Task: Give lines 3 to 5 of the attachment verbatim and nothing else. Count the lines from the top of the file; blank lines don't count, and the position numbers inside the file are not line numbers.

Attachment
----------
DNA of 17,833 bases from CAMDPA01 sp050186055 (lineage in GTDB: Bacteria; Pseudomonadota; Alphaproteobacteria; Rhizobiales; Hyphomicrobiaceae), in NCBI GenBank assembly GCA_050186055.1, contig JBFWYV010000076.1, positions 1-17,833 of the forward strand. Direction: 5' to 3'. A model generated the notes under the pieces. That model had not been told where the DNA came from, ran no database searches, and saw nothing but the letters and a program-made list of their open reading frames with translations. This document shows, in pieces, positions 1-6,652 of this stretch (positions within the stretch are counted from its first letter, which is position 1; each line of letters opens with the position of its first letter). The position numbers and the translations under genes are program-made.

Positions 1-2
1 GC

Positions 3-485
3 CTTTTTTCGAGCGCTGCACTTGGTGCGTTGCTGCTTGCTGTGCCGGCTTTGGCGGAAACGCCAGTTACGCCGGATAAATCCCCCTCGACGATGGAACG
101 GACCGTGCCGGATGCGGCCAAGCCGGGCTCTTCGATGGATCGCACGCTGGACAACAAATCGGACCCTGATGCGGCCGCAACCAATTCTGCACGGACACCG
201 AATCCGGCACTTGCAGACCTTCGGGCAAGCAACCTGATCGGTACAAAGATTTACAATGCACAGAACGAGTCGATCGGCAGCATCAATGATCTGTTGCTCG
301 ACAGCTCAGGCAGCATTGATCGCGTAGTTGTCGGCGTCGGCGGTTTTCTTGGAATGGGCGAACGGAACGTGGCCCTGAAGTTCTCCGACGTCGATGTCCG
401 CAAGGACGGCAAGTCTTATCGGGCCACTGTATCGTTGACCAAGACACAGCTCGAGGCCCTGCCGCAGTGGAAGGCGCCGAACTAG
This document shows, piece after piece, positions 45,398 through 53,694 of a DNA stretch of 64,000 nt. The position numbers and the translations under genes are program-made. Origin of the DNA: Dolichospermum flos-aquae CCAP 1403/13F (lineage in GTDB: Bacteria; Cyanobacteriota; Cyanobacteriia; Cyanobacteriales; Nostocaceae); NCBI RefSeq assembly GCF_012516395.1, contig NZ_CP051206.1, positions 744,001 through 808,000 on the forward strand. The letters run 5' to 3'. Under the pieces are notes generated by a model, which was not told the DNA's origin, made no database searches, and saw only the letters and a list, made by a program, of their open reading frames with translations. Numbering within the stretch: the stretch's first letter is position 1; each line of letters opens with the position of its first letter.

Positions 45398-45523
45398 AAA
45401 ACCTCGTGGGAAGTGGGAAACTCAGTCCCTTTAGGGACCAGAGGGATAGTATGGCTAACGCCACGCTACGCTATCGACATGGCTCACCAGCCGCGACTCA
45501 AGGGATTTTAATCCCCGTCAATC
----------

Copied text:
1 GC

Positions 3-485
3 CTTTTTTCGAGCGCTGCACTTGGTGCGTTGCTGCTTGCTGTGCCGGCTTTGGCGGAAACGCCAGTTACGCCGGATAAATCCCCCTCGACGATGGAACG